Even with a ‘Crossrail 2’ he says Euston won’t offer any connections to London’s airports – unlike Stratford which already has direct links to London Stansted – and with BML2 we can add London Gatwick! He also asserts that Birmingham’s HS2 customers will be principally aiming for Canary Wharf and the City.
Keegan is not alone. Only last month, Rail Professional featured the assessment of Michael Wand, whose experience embraces chief development surveyor with London’s Docklands Development, strategic advisor to the HS1 route planning team in the early 1990s, and Eurorail’s bid for HS1 in 1995.
In an article ‘Rethinking HS2’ Wand looks beyond Birmingham with his ‘NorthStart’ scheme. He similarly warns of intrinsic flaws in current thinking and argues for a substantially more useful and productive high-speed route for the British taxpayer between London and Birmingham; one which connects London Stansted and the research capital of Cambridge with the manufacturing Midlands.
He believes the presently outlined route, far from benefiting Birmingham will actually be to its detriment, worsening the north–south economic divide, rather than ameliorating it. Interestingly, Wand also comes out firmly in favour of Stratford International as the superior hub for access to HS2 and HS1 which would be situated on not just one seamless high-speed railway, but also served by London’s east-west Crossrail.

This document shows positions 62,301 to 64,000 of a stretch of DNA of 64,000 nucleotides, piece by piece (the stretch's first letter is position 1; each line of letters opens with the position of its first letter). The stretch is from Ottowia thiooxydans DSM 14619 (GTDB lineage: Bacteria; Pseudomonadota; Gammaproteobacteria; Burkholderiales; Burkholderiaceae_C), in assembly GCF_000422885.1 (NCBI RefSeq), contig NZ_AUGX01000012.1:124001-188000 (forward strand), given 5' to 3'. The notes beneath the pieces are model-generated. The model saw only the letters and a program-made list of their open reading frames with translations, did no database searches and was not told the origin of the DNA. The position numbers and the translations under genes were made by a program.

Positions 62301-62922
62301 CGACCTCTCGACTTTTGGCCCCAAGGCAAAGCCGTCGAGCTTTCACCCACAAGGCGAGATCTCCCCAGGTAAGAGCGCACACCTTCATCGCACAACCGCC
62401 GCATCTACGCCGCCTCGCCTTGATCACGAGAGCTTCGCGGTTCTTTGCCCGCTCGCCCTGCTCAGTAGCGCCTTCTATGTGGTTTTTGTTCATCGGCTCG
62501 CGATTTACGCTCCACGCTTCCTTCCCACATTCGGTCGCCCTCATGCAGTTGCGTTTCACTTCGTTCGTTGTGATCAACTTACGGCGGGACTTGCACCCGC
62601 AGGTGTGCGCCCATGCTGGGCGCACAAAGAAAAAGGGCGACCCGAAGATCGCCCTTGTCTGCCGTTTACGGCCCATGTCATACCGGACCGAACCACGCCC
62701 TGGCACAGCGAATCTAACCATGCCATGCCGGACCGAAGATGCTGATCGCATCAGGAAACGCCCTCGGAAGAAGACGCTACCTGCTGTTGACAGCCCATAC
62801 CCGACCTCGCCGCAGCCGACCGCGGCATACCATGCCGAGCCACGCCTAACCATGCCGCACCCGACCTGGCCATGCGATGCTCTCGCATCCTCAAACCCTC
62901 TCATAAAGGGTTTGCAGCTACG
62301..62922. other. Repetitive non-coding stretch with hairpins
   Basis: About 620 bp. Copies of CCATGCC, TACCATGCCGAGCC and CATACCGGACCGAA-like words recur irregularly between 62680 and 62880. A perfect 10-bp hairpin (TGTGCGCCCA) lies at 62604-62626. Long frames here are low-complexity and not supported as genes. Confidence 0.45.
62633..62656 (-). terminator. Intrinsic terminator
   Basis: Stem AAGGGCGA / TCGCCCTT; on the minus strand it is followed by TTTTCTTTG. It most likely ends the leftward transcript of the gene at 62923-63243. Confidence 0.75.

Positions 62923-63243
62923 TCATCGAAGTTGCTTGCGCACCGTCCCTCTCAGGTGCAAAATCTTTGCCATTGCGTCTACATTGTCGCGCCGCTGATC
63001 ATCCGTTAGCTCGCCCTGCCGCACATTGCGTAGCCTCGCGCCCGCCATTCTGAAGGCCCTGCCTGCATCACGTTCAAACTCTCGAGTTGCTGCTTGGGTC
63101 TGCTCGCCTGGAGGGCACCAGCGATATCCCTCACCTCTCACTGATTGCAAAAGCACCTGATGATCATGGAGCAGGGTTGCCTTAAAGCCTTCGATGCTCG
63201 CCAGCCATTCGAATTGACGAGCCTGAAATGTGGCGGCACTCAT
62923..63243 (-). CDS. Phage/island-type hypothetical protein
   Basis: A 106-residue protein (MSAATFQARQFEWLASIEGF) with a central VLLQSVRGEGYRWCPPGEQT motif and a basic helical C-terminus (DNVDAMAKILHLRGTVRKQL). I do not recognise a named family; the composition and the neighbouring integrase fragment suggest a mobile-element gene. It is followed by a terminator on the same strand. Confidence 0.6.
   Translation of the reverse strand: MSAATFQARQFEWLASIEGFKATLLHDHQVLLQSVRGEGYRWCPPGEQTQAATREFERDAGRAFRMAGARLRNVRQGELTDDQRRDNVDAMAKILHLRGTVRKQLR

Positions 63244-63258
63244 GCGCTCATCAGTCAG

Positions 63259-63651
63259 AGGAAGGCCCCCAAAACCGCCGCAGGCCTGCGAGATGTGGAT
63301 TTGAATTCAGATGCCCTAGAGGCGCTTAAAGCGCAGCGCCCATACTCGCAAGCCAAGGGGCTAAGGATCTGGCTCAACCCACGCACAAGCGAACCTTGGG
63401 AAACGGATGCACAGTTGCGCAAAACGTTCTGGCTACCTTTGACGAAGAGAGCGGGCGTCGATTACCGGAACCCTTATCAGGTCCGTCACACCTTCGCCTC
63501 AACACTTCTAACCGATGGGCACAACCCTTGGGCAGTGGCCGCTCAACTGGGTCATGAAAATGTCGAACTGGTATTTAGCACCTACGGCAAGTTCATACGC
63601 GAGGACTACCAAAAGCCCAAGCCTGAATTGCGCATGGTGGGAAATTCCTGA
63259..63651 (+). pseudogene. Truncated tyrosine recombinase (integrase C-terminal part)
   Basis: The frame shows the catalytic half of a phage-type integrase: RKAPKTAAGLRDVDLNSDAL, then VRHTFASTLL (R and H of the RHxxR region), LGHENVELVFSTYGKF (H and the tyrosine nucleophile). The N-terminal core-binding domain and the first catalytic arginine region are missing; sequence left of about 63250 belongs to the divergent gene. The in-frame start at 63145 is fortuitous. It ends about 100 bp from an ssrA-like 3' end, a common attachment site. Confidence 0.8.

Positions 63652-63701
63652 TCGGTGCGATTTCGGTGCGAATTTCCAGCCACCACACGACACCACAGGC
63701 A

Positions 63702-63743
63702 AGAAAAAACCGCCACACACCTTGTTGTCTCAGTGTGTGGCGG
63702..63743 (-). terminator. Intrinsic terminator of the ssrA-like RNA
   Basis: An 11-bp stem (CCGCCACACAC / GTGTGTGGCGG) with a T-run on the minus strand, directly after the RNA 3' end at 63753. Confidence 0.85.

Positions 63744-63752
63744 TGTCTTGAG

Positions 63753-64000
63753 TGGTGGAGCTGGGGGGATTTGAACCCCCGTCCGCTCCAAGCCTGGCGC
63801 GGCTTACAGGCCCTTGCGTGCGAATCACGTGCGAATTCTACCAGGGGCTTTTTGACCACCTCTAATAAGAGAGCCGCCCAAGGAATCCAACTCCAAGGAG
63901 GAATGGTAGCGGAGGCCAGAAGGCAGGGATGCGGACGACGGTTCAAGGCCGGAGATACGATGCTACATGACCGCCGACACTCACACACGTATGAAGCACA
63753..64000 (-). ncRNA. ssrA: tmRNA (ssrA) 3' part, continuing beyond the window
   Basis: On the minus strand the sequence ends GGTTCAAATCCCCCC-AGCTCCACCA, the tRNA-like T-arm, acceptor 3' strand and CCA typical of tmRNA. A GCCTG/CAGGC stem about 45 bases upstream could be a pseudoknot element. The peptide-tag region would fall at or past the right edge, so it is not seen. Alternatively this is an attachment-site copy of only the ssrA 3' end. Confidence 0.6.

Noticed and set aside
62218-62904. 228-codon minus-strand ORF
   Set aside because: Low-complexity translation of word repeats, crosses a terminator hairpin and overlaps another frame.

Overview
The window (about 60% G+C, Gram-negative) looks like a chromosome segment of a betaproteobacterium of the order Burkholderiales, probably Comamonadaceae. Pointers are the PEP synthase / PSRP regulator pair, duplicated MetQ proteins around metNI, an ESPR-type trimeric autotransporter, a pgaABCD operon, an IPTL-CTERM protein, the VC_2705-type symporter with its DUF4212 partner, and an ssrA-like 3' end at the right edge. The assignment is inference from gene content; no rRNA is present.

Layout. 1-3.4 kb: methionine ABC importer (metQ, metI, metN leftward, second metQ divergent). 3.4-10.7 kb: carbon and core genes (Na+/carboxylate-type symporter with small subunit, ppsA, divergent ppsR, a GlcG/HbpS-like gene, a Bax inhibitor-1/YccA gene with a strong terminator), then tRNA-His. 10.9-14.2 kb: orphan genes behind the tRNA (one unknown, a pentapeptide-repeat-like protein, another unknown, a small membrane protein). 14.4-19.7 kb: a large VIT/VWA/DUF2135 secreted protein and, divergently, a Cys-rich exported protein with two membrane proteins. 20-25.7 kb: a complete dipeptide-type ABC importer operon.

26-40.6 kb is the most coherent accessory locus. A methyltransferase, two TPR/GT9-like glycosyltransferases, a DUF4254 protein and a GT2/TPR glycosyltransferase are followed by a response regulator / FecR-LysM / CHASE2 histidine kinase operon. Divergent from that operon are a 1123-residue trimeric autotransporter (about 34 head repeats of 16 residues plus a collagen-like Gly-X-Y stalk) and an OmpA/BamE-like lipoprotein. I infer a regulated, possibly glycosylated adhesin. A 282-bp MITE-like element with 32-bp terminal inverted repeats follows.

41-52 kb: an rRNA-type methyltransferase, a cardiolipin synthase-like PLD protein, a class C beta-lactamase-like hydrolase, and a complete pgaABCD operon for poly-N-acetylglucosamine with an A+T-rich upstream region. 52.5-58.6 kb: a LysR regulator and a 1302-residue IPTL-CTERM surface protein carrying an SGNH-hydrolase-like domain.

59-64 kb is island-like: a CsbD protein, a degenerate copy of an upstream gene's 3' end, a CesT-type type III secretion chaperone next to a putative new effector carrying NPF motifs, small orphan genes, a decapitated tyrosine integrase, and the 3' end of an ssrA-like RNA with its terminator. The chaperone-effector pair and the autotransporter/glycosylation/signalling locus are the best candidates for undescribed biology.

Along with this, other journals have raised concerns about serious miscalculations over costs and disruption in trying to adapt Euston as a terminus for HS2 and landing the country with a second-rate project.
Whatever lies ahead for the UK’s second high-speed railway remains to be seen. However, as we have mentioned, there are related implications for BML2 even though it is not on the same scale as HS2. The short cross-Thames connection between Lewisham – Canary Wharf – Stratford International is going to be needed anyway, not only because it would open up superior connections across London, but in order to deliver the rail capacity the capital needs.
With BML2, many towns and cities such as Chichester, Worthing, Horsham, Brighton, Croydon, Lewes, Eastbourne, Tunbridge Wells, etc, would be directly connected to Canary Wharf and Stratford – as would those north of the Thames. If Keegan and Wand are right, then ‘Stanwick’ (the Gatwick–Stansted dedicated air – rail link featured in New Civil Engineer last year) would also intersect with HS1 and HS2.
Similarly benefiting would be the spin-off ‘Thameslink 2’ – uniting counties on both sides of the Thames divide and taking pressure off London’s Farringdon core. This would serve all the new Docklands residences in a manner unsurpassable by any other development as further investment, growth and prosperity would naturally follow.
BML2 may not have the wow factor of a high-speed project, but it’s critically important to the south as the only means of providing sufficient capacity and the all-important new connections into the capital from an overcrowded and congested part of the country. And although BML2 is not in the same league as HS2, as Christian Wolmar perceptively pointed out, it nevertheless has the potential to deliver even higher benefits pound-for-pound.
As we have seen recently, cross-party consensus backing BML2 is gathering pace as its opportunities and benefits are gradually being appreciated. We just hope that those responsible for strategic transport planning will listen, get it right and, as Keegan says, not land us with lost opportunities.